Jeff Vinik on Sports, Investing, and the Future of Tampa
When Jeff Vinik makes a bet, it’s usually a big one, be it on the stock market, professional sports, or real estate.
A protégé of the legendary Peter Lynch, Vinik instantly became one of the world’s most famous money managers in 1992, when he took over as head of Fidelity Magellan, then the largest mutual fund in the U.S. Over the next four years, Vinik produced 17% annual returns, a record marred only by his controversial decision to sell some tech stocks and move a hefty portion of the fund’s assets into bonds, just before their prices were slammed by rising interest rates. After leaving Fidelity in 1996, he and some partners hung their own shingle in Boston, founding a hedge fund that attracted a clientele passionate about Vinik’s aggressive investing style.
An ardent sports fan, the then-investment manager bought a minority stake in Fenway Sports Group, parent of the Boston Red Sox. But since his youth, when he stayed up to watch New York Rangers’ games on TV in his family’s New Jersey home, his true passion had been to own a hockey team. The financial crisis produced an opportunity. In 2010, he quit the money-management business and bought the Tampa Bay Lightning, then in distress, as well as a swath of cheap Tampa real estate not far from the arena in which the team plays. Since then, the Lightning has been rejuvenated, both financially and on the ice. Attendance has boomed, and the team advanced to the Stanley Cup playoffs in 2015, before losing in the finals. At the same time, Vinik has embarked on a $3 billion redevelopment aimed at revitalizing a big chunk of downtown Tampa.
In a phone interview from Tampa last week, Vinik, 58, who also owns the Arena Football League’s Tampa Bay Storm, talked about the building plans and Florida’s surging growth. Oh, and we asked him about the stock market, too.
Barron’s: You’re said to have the knack of knowing when markets will roll over. You made big market calls at Fidelity and then at your hedge fund. Would you buy or short stocks today?
Vinik: Stocks are fine today. We can achieve mid- to upper-single digit returns over the long term. No question, valuations of most assets are very high, in historical terms. Low interest rates have an awful lot to do with that. But look at what’s really going on in the U.S., and worldwide. We’re dealing with some of the best economic conditions we’ve had in many, many decades. We have good growth and low inflation. That’s why interest rates are so low, and that’s why valuations are so high.
Over the long term, I see continued good economic growth and low inflation. Maybe we are in a period analogous to the late 1880s, after the railroads came into this country. It was a long prosperous period with corrections along the way, good economic gains, and very low inflation. And the disruption occurring in so many industries that are driven by technology maybe [puts us] at the beginning of one of those very long periods of prosperity.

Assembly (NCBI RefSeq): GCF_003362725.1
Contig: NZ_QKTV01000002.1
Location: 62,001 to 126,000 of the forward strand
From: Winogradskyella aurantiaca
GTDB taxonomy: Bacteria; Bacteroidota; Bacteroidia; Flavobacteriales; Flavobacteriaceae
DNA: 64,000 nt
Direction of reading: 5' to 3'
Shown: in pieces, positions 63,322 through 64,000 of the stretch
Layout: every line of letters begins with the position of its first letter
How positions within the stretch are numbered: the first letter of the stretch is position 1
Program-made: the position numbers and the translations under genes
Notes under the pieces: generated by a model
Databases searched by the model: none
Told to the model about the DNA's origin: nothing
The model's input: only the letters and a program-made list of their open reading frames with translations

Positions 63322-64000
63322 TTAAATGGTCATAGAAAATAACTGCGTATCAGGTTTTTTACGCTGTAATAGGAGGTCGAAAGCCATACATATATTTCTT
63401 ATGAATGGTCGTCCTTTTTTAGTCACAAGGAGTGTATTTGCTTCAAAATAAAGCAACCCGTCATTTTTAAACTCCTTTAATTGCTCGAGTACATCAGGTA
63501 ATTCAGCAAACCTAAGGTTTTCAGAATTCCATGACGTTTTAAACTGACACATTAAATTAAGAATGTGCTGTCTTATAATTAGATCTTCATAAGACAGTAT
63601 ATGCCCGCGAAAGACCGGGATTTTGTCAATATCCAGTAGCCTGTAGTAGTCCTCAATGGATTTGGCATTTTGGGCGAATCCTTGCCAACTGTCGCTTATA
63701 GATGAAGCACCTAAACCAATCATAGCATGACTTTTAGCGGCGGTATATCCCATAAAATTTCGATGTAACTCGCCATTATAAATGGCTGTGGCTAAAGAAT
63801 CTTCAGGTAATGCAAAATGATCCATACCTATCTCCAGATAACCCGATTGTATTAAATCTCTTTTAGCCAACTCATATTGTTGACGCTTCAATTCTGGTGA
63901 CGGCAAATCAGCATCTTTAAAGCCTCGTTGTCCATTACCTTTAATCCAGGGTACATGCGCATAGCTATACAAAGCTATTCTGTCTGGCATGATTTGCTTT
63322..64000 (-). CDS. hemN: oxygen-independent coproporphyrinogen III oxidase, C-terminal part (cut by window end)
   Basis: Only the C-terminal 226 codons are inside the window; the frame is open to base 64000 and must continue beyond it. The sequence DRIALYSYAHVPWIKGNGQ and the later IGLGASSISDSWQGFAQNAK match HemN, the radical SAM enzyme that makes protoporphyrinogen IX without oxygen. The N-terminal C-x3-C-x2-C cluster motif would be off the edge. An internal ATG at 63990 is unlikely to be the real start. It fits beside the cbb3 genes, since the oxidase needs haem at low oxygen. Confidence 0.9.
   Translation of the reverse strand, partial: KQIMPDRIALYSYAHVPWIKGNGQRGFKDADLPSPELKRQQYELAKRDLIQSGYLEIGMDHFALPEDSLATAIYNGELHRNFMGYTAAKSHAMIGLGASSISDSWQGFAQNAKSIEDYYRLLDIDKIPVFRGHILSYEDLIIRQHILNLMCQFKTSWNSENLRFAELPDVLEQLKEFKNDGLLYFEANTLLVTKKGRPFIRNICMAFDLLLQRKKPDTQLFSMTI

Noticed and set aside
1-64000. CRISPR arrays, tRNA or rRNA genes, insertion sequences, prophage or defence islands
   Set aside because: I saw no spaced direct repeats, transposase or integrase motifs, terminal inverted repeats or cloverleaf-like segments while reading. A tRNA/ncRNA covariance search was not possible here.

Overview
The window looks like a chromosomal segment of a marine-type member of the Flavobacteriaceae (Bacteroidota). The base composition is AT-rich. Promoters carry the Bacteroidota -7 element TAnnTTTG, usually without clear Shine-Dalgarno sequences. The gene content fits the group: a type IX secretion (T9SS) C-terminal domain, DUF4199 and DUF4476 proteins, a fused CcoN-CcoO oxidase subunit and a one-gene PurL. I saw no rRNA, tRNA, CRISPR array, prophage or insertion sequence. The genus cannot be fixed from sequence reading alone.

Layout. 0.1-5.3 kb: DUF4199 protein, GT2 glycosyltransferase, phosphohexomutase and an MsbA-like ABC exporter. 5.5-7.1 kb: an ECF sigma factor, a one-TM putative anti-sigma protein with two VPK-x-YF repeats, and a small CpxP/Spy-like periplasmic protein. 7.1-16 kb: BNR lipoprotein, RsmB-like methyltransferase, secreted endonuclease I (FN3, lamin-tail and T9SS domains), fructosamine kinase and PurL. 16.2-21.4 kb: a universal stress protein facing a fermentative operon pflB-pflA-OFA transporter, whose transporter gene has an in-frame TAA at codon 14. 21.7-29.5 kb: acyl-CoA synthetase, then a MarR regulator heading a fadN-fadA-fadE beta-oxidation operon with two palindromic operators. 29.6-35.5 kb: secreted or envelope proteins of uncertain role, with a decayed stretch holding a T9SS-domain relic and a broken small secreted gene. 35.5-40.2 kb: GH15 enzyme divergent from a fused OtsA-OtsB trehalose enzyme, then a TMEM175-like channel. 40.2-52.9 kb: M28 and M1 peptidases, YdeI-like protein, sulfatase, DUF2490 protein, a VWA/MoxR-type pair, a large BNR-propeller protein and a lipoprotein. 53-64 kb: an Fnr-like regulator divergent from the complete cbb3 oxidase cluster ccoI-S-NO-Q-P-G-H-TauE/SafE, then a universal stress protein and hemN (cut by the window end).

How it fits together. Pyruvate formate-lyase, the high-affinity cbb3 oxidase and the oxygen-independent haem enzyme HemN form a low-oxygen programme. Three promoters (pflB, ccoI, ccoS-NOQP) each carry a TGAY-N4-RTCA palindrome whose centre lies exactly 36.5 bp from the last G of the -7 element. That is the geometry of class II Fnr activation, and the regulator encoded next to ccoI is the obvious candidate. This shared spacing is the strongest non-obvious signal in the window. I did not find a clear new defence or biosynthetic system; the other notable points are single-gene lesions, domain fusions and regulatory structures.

What causes the next bear market?
Historically, the cause of bear markets has been higher interest rates. With highly valued markets like we have now, you become more vulnerable to exogenous shocks that can cause 20% to 30% declines, perhaps a protectionist or geopolitical factor or rates getting hysterical. While I believe we’re in for a long period of relatively low rates, it doesn’t mean they won’t pop up cyclically every five to seven years and cause us some cyclical bear markets along the way.
After the last big tech and growth bull market, in 1999, we had a massive correction and then a great period for basic industry and resources. Do you see the same thing happening, or will Amazon.com grow to the sky?
In the past, I’ve said that, if you can get the major economic trend of the decade right, you just buy those stocks. In the 1970s, it was commodities and inflation. In the ’80s, it was consumer stocks and retail stocks. In the ’90s, it was technology. In the 2000s, it was commodities and emerging markets. For the past five to 10 years, we haven’t really had a driver, or we are just coming into one.
Now we’re in the beginning to middle stages of a new long-term leadership of the world economy from technology that may have legs for many, many years. The new innovative companies are more in the private markets than the public markets now.
Which sectors look good to you?
I am positive on semiconductors. We’re in an age of disruption that is potentially revolutionary and definitely disinflationary, which is a great backdrop for standards of living to rise for decades.
In health care, there’s a ton of disruption related to wearable devices and electronic records. Media is being disrupted by low-cost digital distribution. Autonomous cars will give people a ton of time back that goes into quality of life. Blockchain, which I’m frankly just starting to learn about, seems potentially disruptive. I have not made any blockchain investments because I know just enough to be dangerous, and I’m literally just starting to think about this. I don’t know enough to say whether Bitcoin or some of the initial coin offerings should be purchased here. But the underlying technology of blockchain is very real.
What do you own?
In the public markets, not a lot, and those investments I’ll keep to myself. I don’t have time to do a really good job at it. I’ve been investing in some growth companies and ventures in private markets. I’m invested in Longford Capital Management, a private-equity fund dedicated to litigation finance, and some other funds. I have private investments in companies like Delos, a New York wellness firm; aXiomatic, an e-sports and gaming company; Homee, a facilities management firm; a film production company called Mandalay Endurance Media Ventures; and Dreamit, which invests in start-ups that are building the cities of tomorrow.
What do you say to people who are buying index funds at currently elevated valuations?
Long-term returns are going to be good. I’m not bearish. In a good economic environment, all asset classes are going to continue to do well. The markets are so competitive these days that it’s really hard to pick managers that outperform. So, I am a supporter of index funds. For the average person, a diversified portfolio of index funds is a good way to go. Earnings go up over time, stocks follow earnings, and we’re in for a sustained period of high valuations given that inflation and interest rates are likely to stay low. I wouldn’t say we have the bargains of a lifetime, but I wouldn’t shy away from stocks because the valuations are high.